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John Welch. File photo.



Originally published: 2013-02-01 16:55:32
Last modified: 2013-02-01 16:55:32

Former school board member chimes in on conflicts

County Commissioner John Welch, a former Board of Education member, is urging the board to return Watauga County Schools “to the right path” after recent notoriety.


In a letter sent to school board members Tuesday, Welch described the concerns he had heard recently about Superintendent David Kafitz, a leader Welch helped hire.


Welch said Friday that although he is no longer on the board, numerous community members had contacted him recently, leading him to draft the letter.


“In no way was it meant to pile on or micromanage, but I do have that obligation to let people’s voices be heard,” Welch said. “I had heard a lot, and it got to a point where I couldn’t just ignore it.”


With a wife who works as a school counselor and a child who attends Mabel Elementary, Welch said he also approached the issue as a parent.


“The recent events have left me very concerned with the direction that Watauga County Schools is going,” Welch wrote. “ … The morale of our staff is the lowest I have seen, and the perception among a large number of our community members is extremely negative.”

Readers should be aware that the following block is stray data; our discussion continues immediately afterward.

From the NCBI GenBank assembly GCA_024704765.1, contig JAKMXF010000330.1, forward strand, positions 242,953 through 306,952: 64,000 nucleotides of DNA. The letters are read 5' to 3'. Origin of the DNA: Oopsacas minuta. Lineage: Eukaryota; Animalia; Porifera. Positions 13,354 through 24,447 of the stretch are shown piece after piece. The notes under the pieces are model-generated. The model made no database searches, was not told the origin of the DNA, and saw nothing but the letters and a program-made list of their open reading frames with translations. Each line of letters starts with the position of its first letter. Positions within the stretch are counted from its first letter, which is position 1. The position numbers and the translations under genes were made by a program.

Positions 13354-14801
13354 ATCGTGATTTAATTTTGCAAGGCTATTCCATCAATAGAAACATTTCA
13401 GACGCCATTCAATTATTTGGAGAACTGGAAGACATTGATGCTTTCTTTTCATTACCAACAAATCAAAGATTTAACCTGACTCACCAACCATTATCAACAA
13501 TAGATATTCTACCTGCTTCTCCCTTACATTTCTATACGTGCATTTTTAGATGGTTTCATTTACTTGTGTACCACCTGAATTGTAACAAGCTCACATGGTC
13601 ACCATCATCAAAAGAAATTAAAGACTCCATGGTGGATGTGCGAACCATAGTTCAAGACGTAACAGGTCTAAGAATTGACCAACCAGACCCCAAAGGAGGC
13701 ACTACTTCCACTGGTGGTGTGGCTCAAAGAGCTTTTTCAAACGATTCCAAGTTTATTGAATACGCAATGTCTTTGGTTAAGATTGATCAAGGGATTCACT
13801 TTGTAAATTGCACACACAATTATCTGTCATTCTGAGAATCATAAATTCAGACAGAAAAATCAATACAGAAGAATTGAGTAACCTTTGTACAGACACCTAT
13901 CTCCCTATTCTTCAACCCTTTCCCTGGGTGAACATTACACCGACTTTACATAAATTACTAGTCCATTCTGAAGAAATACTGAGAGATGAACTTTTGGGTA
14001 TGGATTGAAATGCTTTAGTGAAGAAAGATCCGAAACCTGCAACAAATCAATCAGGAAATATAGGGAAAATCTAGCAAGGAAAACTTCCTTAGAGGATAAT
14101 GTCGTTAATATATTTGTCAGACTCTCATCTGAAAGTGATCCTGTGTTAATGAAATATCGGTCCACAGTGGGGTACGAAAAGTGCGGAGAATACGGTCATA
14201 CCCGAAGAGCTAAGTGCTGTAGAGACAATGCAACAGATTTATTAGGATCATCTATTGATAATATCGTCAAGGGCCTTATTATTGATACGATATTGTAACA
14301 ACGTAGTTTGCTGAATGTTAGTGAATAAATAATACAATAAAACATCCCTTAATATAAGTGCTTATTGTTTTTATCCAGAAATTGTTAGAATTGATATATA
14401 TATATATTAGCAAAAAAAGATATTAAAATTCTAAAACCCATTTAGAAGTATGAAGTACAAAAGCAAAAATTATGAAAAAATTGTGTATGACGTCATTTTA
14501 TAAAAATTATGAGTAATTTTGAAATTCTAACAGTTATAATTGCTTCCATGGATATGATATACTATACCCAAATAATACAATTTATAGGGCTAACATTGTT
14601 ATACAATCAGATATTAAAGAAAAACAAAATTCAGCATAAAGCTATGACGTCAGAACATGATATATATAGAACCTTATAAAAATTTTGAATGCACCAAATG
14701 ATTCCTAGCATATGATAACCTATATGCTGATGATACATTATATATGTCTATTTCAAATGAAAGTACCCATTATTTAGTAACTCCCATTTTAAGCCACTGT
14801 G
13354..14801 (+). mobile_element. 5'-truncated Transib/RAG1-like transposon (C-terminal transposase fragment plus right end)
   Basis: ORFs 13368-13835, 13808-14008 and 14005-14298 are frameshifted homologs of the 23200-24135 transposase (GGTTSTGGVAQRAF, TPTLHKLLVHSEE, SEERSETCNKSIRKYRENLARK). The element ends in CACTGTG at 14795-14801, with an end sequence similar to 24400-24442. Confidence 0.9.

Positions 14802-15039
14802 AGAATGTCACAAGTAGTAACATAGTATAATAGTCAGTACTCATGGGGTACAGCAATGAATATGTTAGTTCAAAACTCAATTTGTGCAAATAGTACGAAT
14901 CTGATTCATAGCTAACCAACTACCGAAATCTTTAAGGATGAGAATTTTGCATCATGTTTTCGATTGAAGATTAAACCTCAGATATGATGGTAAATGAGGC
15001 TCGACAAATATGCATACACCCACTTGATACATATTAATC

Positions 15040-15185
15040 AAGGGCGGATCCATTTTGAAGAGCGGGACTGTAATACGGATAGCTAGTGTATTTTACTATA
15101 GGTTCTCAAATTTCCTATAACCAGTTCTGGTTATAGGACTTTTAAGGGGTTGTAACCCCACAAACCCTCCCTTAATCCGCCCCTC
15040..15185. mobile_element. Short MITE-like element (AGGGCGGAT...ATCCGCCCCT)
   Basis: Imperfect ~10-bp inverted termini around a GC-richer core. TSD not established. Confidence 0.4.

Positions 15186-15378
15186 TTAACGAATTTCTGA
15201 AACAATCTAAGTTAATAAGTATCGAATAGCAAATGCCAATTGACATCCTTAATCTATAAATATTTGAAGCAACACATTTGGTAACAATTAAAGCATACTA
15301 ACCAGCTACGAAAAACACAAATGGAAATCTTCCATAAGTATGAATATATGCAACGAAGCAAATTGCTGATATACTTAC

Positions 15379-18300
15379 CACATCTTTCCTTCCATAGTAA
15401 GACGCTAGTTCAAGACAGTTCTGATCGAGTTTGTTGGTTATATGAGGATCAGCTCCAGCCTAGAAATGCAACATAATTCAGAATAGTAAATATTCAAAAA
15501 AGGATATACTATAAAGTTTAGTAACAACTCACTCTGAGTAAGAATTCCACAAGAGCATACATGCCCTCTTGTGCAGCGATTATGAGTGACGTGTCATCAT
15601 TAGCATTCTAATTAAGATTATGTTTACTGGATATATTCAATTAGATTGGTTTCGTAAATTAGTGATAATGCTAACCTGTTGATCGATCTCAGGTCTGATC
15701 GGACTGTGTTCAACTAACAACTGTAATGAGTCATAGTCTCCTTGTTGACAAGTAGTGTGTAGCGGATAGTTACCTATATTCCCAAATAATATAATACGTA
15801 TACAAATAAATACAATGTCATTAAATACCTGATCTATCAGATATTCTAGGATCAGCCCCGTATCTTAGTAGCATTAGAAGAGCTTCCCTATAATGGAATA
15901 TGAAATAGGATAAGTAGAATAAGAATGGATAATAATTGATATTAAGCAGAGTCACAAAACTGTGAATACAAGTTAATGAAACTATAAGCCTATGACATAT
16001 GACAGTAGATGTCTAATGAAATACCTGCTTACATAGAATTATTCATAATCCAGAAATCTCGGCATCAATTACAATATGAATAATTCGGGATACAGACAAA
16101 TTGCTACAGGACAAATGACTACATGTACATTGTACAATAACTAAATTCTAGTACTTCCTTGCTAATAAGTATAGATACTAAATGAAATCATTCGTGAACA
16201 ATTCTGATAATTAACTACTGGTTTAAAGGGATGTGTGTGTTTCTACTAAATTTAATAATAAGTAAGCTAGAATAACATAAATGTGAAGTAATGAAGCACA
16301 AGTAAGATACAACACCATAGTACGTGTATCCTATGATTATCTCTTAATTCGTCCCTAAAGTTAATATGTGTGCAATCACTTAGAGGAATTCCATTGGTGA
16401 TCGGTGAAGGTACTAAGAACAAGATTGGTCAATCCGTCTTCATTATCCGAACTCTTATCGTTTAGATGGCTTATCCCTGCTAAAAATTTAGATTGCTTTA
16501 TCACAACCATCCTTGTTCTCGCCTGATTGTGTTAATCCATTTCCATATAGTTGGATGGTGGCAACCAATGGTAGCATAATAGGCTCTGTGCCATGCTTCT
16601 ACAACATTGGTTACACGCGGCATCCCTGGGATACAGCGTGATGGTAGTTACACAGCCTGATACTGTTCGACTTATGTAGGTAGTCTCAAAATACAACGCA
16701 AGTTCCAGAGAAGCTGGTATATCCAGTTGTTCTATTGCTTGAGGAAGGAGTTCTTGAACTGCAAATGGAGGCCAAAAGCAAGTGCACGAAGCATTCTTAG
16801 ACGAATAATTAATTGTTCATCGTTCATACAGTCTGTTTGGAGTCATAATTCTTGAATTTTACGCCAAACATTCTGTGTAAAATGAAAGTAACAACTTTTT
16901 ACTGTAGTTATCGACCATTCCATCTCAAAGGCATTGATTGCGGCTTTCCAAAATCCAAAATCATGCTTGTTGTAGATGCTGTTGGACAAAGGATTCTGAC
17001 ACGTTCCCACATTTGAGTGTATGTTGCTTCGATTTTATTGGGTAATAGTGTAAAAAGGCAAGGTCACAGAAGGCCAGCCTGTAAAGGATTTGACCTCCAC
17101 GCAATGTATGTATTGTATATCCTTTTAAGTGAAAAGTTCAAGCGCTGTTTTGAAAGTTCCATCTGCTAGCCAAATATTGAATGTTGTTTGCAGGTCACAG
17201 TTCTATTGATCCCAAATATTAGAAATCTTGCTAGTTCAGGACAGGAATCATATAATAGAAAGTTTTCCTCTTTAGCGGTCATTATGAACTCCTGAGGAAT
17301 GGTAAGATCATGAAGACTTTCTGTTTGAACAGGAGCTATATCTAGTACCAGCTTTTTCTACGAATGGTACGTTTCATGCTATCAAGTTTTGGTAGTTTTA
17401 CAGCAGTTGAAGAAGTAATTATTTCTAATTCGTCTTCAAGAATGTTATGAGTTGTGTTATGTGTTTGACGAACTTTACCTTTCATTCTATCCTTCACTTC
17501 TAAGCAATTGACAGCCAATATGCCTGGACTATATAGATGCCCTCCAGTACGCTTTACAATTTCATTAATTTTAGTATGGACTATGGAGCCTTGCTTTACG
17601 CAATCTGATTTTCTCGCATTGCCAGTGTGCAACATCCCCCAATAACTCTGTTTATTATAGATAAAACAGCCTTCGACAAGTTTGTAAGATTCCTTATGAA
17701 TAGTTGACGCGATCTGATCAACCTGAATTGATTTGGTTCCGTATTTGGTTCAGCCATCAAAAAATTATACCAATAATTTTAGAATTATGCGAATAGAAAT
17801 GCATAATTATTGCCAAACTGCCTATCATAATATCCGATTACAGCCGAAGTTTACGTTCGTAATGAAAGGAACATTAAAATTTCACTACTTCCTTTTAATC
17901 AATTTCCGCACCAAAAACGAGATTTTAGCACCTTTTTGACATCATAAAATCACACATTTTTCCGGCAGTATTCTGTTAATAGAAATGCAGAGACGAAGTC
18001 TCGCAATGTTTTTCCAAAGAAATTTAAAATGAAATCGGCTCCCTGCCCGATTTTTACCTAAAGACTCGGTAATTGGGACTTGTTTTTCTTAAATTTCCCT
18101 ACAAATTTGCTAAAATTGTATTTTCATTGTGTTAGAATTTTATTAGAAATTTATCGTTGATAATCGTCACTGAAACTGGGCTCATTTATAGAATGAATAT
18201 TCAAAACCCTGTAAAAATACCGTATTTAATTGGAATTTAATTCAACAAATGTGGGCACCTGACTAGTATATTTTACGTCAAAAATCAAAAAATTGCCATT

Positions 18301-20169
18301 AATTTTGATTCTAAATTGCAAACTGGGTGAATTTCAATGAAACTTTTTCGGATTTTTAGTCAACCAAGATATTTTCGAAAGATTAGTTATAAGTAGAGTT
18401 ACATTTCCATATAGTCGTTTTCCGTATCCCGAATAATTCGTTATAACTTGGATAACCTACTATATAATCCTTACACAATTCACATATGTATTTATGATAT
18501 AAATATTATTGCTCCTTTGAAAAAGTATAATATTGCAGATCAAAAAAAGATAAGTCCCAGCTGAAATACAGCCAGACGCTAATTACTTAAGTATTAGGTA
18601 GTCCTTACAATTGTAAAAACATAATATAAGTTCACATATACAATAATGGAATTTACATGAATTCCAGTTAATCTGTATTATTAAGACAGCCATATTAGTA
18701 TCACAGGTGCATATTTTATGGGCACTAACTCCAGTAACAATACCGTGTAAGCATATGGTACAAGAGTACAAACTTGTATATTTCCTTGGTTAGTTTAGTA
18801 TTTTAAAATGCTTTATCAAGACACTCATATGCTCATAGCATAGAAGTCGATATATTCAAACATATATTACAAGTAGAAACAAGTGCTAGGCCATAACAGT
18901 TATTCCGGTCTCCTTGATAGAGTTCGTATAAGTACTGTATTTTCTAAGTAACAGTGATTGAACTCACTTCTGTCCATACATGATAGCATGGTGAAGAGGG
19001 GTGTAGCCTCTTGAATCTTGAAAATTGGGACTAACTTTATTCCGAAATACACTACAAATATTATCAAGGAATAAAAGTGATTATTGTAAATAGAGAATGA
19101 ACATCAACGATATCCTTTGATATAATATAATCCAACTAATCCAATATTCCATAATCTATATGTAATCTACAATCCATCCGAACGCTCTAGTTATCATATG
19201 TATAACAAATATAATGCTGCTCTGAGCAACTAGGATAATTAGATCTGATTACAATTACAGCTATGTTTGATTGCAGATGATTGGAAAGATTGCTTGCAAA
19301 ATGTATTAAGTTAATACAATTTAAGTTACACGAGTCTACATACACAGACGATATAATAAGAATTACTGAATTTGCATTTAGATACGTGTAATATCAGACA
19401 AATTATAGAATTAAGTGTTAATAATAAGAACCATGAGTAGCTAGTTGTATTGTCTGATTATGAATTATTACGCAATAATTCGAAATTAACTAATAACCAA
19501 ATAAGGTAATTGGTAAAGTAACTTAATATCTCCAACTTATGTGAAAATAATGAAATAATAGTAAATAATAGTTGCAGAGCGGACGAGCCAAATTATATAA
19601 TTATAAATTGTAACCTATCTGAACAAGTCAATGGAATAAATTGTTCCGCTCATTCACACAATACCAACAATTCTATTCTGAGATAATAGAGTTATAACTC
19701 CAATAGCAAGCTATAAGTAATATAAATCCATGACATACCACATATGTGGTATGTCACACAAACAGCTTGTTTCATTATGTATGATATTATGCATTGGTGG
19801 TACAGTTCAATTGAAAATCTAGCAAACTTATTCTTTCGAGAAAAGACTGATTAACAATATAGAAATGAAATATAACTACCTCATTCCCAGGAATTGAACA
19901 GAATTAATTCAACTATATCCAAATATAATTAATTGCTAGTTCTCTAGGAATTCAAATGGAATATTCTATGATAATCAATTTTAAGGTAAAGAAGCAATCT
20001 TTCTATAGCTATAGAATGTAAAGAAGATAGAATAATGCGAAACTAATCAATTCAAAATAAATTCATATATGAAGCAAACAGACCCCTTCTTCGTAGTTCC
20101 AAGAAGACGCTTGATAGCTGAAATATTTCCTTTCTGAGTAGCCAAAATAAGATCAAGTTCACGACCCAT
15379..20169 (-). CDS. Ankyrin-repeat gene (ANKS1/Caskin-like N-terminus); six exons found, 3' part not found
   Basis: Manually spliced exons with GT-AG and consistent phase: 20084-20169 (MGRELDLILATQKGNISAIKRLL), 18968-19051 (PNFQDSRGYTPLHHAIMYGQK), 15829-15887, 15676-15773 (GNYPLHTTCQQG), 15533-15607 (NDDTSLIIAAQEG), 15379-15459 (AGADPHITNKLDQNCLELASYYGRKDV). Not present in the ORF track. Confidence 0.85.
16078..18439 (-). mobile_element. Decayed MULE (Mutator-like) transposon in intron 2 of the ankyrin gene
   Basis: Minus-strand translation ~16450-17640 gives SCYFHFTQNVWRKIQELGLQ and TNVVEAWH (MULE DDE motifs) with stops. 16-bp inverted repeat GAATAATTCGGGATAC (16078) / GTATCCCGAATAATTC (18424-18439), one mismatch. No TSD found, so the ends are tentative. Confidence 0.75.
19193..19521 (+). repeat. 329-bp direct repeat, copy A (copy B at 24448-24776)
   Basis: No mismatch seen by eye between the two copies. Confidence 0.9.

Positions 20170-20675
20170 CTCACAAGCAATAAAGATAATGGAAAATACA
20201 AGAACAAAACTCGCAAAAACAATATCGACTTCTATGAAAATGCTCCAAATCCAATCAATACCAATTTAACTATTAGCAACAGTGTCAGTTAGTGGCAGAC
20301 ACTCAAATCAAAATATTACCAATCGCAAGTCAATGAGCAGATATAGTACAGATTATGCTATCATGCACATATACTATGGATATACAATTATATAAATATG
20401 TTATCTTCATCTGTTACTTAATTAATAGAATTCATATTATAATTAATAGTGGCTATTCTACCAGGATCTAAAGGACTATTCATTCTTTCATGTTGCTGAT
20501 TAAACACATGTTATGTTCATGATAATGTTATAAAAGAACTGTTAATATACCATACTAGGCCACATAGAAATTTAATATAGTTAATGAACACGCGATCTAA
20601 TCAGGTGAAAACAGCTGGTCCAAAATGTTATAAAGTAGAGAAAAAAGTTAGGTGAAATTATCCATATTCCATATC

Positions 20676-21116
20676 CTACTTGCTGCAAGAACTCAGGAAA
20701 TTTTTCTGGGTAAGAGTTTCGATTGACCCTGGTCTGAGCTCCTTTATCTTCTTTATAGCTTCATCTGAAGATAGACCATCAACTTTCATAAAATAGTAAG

Welch said that Watauga County Schools have been successful because of dedicated faculty and staff, invaluable relationships with businesses and community members, and parents who stress the importance of education. Those positive qualities are being threatened by recent events, he wrote.


“The question is: How would this situation be handled if it was a teacher, a director or a principal?” Welch wrote. “Being that these issues involve the leader of the school system make it worse. That position should be held to a higher standard.”


Welch said that he shared in some of the responsibility for the current situation and ended by encouraging board members.


“I do not envy your position, and I hope that you are able to reset the system back to the right path,” he wrote. “Our students, faculty and staff, partners in education, and other stakeholders deserve better.”